At long last, the stench from Chicago is so strong that Fitch can finally smell it. Fitch just now downgraded Chicago Board of Education General Obligation bonds to junk status.
Fitch and the S&P were holdouts because there's money to be made by purposely pretending a manure factory is a rose garden.
MarketWatch reports Fitch Downgrades Chicago Board of Ed (IL) ULTGOs to 'BB+'.
Fitch Ratings has downgraded the Chicago Board of Education, IL's (the board) approximately $6.1 billion of unlimited tax general obligation (ULTGO) bonds to 'BB+' from 'BBB-'. The rating has been placed on Negative Watch.
- Continued financial stress
- Dependency on borrowing
- Cash flow drain
- Pension liability weakness
- Poor labor history
- Unfavorable debt position
- Structural imbalances
- Mounting fixed costs
- Limited options to address large budgetary gaps
- Growing gap for fiscal year 2016
- Liquidity concerns
- Negative cash balances
- Swap termination triggers
Fitch can finally smell enough stench from the above rating drivers to label the bonds as junk.
The "J" Word
The downgrade from BBB- to BB+ is a downgrade to a "non-investment" rating, commonly labeled "junk". Curiously, MarketWatch just could not bear the say the "J-Word".
MarketWatch reports "Fitch would downgrade the rating further if there is not clear and meaningful progress over the next several months in reducing the large structural imbalance."
I think we can count on that.
Deep Into Junk
On May 20, I spoke with Sean Egan at the rating agency Egan-Jones how he would rate these bonds. His reply was "Deep Into Junk".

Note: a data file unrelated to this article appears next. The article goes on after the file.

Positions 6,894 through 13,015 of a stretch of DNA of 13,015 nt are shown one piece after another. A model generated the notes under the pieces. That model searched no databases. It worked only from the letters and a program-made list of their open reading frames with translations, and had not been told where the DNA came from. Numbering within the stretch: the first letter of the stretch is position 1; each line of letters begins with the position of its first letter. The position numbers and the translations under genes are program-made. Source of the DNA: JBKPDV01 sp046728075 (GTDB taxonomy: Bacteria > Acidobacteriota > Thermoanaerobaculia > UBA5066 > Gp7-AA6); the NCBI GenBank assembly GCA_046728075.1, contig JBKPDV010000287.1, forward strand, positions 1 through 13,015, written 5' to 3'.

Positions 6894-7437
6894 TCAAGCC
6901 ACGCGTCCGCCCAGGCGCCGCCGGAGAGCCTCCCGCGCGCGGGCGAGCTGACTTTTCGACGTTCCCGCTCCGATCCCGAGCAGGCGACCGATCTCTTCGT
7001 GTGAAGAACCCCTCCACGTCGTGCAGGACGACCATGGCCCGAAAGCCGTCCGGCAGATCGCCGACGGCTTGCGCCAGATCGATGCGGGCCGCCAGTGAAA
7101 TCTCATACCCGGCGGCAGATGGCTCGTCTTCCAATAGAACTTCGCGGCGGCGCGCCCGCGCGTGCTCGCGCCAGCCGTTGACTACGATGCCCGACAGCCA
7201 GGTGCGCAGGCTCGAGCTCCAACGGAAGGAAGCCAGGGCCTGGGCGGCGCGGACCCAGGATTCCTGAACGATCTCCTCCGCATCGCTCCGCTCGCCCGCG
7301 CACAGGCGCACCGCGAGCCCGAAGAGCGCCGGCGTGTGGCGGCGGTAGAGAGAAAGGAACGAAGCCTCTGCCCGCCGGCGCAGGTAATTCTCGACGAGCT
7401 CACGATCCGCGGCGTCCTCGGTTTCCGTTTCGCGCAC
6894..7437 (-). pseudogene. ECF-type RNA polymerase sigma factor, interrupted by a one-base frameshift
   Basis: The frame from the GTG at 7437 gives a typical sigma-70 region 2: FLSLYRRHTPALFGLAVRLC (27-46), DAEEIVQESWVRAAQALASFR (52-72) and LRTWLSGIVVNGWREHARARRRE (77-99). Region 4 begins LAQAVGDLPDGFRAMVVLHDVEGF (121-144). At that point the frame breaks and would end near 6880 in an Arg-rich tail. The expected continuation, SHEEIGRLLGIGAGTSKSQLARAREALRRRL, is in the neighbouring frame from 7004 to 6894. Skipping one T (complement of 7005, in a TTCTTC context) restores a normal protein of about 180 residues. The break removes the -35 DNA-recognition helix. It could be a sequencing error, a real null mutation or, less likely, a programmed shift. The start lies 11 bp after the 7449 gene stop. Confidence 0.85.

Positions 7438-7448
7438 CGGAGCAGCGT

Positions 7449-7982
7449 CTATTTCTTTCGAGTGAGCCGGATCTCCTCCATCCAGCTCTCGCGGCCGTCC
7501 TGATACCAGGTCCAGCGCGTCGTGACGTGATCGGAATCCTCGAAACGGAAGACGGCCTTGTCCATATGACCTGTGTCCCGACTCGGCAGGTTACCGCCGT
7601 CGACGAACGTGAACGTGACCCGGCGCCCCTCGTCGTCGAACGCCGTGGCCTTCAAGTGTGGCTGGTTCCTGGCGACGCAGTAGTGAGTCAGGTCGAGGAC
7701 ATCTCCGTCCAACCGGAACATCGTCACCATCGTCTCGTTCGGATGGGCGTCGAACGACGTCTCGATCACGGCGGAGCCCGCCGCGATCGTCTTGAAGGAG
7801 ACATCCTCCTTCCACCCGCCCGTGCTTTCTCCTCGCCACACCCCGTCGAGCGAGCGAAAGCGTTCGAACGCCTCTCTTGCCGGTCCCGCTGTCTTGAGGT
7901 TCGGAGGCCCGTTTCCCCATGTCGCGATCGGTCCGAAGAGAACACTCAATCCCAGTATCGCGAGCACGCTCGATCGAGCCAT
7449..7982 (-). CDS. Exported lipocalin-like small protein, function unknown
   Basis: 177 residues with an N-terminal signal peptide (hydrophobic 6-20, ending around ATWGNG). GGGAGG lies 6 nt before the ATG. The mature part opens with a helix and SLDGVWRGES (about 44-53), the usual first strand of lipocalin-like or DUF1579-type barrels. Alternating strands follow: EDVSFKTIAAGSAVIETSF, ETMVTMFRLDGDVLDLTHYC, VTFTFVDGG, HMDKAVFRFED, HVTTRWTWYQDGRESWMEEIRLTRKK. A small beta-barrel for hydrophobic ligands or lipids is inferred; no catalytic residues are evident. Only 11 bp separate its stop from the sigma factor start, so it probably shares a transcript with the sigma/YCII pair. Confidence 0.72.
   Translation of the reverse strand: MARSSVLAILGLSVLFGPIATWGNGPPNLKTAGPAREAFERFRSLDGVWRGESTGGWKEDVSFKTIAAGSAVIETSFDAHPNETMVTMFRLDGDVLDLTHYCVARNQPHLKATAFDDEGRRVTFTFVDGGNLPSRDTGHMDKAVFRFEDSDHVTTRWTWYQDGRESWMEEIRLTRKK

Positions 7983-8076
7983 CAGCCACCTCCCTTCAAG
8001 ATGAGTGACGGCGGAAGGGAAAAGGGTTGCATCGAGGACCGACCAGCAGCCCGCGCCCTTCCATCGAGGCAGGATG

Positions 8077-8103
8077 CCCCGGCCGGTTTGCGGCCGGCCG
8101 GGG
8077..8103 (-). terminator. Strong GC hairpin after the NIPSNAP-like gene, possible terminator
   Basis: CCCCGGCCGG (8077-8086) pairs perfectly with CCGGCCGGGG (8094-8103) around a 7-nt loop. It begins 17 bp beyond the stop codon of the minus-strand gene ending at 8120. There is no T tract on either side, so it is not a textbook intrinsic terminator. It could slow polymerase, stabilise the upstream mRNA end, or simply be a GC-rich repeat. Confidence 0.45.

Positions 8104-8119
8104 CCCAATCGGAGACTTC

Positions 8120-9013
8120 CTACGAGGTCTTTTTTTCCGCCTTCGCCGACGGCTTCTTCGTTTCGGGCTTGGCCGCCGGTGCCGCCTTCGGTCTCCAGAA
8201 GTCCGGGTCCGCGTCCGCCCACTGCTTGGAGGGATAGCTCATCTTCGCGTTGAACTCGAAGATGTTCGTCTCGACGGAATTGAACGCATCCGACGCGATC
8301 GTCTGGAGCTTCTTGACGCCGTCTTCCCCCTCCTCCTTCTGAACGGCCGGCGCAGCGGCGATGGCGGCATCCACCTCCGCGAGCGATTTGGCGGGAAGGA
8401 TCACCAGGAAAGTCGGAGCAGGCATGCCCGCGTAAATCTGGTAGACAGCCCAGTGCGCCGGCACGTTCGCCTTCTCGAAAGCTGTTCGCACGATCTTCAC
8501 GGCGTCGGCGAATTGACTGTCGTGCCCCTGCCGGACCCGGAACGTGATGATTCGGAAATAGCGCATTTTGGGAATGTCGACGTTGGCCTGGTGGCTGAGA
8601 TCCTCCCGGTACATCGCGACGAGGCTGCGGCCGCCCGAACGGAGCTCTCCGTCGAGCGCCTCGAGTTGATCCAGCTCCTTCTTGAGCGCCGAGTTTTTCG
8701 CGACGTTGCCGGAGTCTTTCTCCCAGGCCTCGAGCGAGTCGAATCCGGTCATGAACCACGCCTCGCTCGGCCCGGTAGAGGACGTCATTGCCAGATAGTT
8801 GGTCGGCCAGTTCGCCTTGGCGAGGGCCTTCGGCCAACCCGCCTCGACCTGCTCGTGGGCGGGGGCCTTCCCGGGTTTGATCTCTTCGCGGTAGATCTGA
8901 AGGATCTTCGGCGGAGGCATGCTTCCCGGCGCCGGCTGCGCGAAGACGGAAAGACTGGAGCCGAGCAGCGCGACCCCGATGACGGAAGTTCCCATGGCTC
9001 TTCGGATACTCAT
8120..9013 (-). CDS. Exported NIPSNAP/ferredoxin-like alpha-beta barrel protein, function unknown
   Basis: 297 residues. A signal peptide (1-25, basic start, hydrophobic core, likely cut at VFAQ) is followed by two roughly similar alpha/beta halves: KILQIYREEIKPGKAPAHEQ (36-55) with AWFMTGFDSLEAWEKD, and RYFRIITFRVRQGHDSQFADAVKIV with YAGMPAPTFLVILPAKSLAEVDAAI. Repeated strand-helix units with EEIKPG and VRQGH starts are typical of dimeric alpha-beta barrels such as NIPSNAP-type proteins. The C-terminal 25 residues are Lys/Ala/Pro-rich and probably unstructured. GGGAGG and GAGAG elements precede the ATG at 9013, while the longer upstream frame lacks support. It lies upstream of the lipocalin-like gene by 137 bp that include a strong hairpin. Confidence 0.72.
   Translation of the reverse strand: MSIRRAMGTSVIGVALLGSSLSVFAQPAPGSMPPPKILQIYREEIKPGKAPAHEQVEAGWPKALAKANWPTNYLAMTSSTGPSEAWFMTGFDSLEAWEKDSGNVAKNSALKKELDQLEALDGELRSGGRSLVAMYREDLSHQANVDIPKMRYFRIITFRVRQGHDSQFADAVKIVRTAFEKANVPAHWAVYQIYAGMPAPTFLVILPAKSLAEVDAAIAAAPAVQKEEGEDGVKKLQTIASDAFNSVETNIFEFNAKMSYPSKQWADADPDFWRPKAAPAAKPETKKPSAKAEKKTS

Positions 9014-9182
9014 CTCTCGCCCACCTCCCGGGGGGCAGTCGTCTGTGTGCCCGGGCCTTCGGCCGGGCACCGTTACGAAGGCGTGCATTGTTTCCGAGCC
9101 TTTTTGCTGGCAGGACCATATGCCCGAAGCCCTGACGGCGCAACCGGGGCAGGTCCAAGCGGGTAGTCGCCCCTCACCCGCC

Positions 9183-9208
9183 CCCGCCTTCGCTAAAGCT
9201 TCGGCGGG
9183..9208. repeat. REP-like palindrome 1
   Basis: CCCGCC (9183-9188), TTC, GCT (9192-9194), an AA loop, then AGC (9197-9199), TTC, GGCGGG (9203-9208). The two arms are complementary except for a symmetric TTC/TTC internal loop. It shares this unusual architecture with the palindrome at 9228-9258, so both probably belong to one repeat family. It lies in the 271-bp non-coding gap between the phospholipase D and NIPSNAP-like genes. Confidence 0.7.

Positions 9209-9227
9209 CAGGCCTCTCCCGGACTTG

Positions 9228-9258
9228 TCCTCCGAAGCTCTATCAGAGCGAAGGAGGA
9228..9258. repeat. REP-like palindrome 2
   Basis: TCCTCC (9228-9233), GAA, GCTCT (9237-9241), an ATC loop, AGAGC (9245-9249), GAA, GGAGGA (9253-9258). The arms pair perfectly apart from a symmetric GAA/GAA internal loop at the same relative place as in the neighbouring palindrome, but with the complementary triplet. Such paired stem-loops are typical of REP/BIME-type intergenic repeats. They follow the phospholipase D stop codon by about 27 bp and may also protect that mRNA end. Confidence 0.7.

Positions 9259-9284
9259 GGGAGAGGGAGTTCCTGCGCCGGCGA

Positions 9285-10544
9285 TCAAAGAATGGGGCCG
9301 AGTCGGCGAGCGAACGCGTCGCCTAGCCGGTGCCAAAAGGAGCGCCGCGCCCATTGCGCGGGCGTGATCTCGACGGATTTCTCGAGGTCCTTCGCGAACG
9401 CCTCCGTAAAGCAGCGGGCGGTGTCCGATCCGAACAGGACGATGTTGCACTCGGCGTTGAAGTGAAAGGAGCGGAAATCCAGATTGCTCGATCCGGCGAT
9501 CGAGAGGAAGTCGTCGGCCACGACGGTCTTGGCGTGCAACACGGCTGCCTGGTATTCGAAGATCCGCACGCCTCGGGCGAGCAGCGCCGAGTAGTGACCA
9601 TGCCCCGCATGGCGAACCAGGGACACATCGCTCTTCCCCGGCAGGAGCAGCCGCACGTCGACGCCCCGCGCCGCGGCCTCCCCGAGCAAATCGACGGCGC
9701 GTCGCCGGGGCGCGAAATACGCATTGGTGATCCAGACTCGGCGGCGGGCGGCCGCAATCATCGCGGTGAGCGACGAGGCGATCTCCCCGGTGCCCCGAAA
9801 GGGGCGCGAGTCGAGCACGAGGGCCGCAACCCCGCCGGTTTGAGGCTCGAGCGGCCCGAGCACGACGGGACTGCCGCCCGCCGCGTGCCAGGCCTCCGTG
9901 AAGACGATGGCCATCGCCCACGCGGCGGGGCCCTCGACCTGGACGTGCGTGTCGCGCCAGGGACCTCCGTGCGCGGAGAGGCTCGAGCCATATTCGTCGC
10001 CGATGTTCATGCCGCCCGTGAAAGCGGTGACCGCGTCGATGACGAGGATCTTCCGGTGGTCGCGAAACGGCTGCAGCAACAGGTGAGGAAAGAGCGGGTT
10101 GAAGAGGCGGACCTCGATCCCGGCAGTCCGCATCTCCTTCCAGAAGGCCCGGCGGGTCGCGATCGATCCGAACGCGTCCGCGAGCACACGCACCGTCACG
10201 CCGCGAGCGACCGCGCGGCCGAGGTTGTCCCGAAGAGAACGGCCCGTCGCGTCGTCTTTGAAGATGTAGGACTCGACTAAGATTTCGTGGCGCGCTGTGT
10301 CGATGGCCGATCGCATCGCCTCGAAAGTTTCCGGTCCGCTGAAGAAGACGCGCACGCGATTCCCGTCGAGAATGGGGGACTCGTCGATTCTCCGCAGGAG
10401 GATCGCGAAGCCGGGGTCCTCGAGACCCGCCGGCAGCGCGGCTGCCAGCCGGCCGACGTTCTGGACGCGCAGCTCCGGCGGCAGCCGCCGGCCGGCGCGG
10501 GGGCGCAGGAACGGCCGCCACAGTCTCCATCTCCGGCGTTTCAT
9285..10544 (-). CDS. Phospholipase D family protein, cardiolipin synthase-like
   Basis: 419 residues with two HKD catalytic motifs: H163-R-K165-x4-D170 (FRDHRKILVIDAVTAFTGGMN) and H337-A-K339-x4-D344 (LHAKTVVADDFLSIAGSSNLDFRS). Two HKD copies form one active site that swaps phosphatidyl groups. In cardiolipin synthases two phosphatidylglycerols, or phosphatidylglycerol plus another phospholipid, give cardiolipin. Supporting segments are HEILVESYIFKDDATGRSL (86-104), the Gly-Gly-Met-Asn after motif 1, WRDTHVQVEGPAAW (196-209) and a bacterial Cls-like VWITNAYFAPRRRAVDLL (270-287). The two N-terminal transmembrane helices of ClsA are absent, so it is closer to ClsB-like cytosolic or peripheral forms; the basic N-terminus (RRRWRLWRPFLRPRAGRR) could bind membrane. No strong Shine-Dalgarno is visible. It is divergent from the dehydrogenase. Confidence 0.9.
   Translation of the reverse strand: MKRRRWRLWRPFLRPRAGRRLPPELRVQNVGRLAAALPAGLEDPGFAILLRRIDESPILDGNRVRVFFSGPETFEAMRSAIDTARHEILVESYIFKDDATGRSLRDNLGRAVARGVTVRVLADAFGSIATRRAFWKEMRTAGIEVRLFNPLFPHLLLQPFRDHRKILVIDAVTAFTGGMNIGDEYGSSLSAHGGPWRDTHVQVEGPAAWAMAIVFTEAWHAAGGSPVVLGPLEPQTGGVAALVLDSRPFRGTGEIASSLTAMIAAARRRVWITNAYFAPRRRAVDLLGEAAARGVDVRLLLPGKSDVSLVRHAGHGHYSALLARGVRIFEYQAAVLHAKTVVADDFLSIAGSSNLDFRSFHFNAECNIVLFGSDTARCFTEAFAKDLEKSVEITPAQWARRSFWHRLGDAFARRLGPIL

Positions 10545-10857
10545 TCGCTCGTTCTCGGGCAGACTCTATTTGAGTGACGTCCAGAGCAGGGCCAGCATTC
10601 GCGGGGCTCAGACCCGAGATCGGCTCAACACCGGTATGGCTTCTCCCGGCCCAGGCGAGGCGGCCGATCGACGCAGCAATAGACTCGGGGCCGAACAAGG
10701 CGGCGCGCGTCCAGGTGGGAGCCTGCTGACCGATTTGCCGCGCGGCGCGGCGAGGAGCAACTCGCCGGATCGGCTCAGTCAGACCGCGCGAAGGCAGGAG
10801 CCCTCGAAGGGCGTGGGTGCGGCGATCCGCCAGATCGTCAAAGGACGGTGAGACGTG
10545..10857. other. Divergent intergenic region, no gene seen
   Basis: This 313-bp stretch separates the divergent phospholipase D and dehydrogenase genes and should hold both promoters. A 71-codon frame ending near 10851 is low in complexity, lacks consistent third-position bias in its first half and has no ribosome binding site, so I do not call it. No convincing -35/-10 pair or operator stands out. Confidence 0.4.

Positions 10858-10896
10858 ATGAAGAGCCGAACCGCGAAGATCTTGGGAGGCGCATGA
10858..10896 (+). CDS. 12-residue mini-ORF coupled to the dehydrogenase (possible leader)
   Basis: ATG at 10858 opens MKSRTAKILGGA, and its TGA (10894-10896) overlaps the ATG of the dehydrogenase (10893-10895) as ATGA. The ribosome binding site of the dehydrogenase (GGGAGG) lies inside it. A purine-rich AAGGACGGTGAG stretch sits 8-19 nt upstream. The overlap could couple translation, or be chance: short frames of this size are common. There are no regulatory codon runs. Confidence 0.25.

Rate Shop Whores
S&P noses are still immune to the stench. On July 2, the S&P cut Chicago Board of Education's GO rating to 'BBB', still investment grade.
And on July 8, the S&P Lowered Chicago GO Bonds one notch to "BBB-Plus", also investment grade.
When the smell hits the collective noses at the S&P remains to be seen, but I suspect quickly. Rate shop whores simply can never be first with downgrades.
For a discussion of how the SEC is to blame for the current environment of Fantsayland bond ratings please see Rate Shopping Whores and Chicago's Bond Rating.
Instead of tackling the underlying problems, Chicago Mayor Rahm Emanuel nickels and dimes businesses to death, further makes Chicago an uncompetitive place to do business, and threatens massive property tax hikes. Emanuel also expects $500 million from the state even though the state budget (which Governor Bruce Rauner correctly refuses to sign) is $4 billion in the hole.
For details and recommended solutions, please see Santelli Exchange with Mish: Public Debt, Taxation, Legacy Issues.